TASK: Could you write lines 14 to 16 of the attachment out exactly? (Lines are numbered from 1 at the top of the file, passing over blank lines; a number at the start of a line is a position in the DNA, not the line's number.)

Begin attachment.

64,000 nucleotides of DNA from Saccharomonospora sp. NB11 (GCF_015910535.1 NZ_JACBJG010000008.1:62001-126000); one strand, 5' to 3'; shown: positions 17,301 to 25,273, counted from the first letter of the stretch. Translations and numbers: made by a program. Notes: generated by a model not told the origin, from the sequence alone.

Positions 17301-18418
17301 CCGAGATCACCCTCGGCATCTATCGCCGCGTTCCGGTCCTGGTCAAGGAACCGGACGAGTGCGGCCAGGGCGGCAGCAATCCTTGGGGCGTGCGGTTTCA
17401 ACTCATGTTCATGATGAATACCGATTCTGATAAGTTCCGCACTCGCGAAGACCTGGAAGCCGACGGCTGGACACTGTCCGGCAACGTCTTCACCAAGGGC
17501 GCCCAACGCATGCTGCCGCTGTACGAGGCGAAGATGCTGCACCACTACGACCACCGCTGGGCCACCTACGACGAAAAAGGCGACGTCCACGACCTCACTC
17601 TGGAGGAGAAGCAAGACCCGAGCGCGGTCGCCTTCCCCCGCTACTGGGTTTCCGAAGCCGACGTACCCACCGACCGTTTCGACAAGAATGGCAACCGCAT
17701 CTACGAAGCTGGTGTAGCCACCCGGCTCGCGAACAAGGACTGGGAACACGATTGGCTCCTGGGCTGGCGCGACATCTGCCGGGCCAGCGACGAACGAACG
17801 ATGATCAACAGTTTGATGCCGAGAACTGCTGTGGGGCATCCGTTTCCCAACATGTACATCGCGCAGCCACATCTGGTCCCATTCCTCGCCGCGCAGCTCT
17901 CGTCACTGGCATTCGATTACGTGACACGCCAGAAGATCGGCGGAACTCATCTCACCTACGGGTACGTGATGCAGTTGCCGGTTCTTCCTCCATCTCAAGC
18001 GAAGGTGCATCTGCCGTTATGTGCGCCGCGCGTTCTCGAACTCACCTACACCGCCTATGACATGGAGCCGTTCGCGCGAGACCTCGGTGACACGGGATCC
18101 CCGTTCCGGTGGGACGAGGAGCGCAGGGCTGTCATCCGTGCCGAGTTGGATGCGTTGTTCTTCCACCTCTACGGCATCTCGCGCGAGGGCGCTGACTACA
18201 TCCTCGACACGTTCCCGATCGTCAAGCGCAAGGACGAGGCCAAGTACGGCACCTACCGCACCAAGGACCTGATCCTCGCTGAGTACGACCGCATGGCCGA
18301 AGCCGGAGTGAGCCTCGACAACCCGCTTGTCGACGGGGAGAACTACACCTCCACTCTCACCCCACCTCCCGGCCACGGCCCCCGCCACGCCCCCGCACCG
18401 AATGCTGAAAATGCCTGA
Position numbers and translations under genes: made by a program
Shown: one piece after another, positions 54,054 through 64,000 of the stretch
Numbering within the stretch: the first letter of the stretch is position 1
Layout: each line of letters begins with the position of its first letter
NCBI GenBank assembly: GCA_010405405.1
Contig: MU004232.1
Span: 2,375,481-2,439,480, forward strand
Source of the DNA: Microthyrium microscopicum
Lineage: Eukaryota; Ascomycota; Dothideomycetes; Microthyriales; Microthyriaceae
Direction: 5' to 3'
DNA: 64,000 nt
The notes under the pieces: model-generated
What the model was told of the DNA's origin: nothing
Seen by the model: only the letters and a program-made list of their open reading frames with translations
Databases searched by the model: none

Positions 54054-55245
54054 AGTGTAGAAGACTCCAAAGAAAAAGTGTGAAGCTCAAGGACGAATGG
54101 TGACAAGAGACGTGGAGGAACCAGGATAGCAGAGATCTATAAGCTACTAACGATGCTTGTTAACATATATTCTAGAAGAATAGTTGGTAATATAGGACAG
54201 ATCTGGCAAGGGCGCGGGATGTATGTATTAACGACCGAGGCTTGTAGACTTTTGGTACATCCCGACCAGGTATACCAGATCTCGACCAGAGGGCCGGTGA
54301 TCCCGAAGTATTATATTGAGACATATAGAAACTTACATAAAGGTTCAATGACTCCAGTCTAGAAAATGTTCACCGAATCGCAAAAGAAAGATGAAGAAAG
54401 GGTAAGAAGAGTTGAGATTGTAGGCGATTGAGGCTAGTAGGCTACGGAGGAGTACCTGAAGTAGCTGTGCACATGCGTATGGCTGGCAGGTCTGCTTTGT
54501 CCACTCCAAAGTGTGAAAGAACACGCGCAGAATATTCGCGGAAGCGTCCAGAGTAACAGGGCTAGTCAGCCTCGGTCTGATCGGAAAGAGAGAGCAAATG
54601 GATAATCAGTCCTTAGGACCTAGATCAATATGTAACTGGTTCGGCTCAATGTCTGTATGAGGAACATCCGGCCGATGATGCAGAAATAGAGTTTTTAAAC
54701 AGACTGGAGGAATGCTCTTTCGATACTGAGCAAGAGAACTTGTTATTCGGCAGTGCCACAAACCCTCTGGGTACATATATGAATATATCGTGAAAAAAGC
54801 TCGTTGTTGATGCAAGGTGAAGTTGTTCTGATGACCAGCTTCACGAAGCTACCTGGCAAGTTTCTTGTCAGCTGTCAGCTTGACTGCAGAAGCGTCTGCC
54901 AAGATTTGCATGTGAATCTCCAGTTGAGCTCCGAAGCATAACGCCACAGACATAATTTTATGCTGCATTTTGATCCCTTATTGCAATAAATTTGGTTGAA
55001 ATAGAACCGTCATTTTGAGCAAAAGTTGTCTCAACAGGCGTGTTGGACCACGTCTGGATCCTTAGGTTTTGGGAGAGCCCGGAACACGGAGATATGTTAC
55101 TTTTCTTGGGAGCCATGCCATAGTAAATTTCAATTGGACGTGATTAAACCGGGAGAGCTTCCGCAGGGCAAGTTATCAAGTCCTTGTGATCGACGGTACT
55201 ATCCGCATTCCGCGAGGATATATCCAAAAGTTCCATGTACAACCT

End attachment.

18401 AATGCTGAAAATGCCTGA
Position numbers and translations under genes: made by a program
Shown: one piece after another, positions 54,054 through 64,000 of the stretch